Investing in Australian Property – what you need to know
As New Zealand property market sores to new heights some of us are looking at investing in the bigger Australian Market. Below are some of the questions we often get asked:
Do I need to pay tax in Australia?
Rental income sourced in Australia is returned there however as the taxpayer is resident in New Zealand it is returned here as well. You need to do two tax returns, one in each country.
Some important points to note:
- New Zealand tax year is from April to March whereas Australian tax year is from July to June
- Even though income has to be returned in both countries it does not mean that you will end up paying tax twice. Firstly, the property may be running at a tax loss anyway. Additionally, if tax is paid in Australia, then in general a tax credit is allowed in New Zealand for the tax paid, up to the amount of tax that is payable here.
- You can borrow from banks that operate in both countries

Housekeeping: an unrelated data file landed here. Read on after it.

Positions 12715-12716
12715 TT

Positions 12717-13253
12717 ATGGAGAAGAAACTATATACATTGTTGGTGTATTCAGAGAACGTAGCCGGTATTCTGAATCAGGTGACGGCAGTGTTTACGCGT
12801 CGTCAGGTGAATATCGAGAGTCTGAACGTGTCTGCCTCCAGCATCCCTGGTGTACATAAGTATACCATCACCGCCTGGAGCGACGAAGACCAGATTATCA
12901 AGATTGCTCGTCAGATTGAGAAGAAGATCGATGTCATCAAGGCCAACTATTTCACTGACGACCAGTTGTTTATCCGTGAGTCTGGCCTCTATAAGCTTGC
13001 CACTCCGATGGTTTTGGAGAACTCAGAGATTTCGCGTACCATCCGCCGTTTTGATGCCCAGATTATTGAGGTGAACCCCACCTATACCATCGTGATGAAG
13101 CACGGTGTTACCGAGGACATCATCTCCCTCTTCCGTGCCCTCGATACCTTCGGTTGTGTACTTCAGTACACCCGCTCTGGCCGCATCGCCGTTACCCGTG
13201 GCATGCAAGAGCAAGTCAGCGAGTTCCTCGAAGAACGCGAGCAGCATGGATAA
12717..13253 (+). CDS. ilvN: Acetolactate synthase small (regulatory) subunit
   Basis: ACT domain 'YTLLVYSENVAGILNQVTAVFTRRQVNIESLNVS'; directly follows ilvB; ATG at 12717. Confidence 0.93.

- You can apply for the approved issuer status (AIL) and pay a 2% levy instead of the NRWT
- You can borrow in New Zealand
What happens to tax losses?
If the structure is right you will get tax losses in both Australia and New Zealand. This will reduce your taxable income in both countries. However, you need to make the structure is correct to take advantage of this. Give us a call and we can review your portfolio and advise of the best structure.
Can I claim depreciation?
One of the differences between New Zealand and Australia is that Australia allowing depreciation on properties build after 15 September 1985. New Zealand allows deprecation on buildings but at 0%. Both countries allow depreciation on chattels.
What are the implications of borrowing in Australia to fund your property purchase?
You need to be aware of the NRWT rules if you are going to be borrowing in Australia to fund your property purchase. According to the NRWT rules where a New Zealand resident pays interest to a non-resident lender, the interest is subject to non-resident withholding tax. Although NRWT is directed at taxing the non-resident that is deriving the New Zealand-sourced income, it is inevitable that it is the New Zealand investor that bears the cost.
There are 3 exemptions from NRWT
In summary, there are a number of issues for a New Zealand resident to consider when investing in Australia. It’s always best to seek professional advice before you invest, however as the saying goes it’s never too late.
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